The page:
Autobiography of an Unknown Indian: Part II

Anyone who wishes to understand what has happened in India in the twentieth century – politically and culturally – must read Nirad C. Chaudhuri. Among her men of letters he is unique; for the fertility of his mind and the polymathic range of his interests, as well as for the lucidity of his prose and his sheer integrity.

Geoffrey Moorhouse

(Chaudhuri) has spent a lifetime kicking against the myths and shibboleths held by the majority of his fellow countrymen: he has ridiculed the pacifism of Mahatma Gandhi…he has castigated Indian nationalism for being corrupt, self-seeking, and destructive… (he has) vented his spleen at the stupidity and philistinism of the British in India. his latest (book) is almost a thousand pages long. it testifies to (his) eloquence, wit, and intellectual brilliance that he can go on at such length without once becoming a bore.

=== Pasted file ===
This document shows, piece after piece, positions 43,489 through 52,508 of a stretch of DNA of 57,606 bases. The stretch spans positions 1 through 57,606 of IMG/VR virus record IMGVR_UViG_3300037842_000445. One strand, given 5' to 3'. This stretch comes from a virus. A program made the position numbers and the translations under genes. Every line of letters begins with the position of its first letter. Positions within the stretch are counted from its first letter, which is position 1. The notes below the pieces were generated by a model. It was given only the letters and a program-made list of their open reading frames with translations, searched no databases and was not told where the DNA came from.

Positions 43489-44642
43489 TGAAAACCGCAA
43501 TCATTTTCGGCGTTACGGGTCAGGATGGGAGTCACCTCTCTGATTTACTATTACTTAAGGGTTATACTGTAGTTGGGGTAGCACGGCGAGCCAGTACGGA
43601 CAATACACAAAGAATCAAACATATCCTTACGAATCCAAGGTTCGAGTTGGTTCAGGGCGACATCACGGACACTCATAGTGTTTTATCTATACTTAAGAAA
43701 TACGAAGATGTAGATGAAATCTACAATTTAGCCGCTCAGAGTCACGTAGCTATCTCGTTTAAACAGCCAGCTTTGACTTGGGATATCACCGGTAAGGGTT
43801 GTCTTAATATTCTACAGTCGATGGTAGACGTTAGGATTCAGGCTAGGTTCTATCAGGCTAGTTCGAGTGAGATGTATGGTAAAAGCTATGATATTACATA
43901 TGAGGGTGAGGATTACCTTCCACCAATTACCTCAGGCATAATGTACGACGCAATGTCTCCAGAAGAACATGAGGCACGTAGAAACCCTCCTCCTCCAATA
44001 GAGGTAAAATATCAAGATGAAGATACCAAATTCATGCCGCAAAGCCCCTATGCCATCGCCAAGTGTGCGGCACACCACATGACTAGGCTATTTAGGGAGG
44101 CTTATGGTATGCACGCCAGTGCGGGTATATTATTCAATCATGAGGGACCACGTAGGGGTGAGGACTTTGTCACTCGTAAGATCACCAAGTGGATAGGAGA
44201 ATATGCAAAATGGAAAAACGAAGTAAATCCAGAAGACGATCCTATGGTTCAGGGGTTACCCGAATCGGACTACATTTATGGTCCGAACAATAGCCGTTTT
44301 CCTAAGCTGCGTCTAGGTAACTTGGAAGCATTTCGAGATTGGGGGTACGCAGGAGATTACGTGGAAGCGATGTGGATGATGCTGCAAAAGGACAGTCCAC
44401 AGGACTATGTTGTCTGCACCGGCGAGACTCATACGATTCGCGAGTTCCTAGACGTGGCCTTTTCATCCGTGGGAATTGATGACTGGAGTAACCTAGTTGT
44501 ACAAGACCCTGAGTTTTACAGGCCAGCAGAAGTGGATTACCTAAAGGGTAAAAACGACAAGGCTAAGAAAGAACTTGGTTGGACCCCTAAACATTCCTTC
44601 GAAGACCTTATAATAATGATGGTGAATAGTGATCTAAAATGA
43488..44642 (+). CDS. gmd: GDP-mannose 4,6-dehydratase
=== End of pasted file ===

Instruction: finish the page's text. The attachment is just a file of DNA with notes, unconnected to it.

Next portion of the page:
Ian BurumaThe New York Review Of Books

Nirad Chaudhuri has been, throughout his long life, an erudite, contrary, and mischievous presence

— Salman Rushdie

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About the Author

Nirad C. Chaudhuri

NIRAD C. CHAUDHURI CBE was born on November 23, 1897, in Kishorganj, now in Bangladesh. Chaudhuri’s first book, Autobiography of an Unknown Indian, written in 1947, was an instant success and received universal critical acclaim. In 1955, Chaudhuri first visited England to broadcast a series of talks for the BBC, and this memorable journey prompted him to write A Passage to England. He migrated to England in 1970 and lived in Oxford, England till his death in 1999.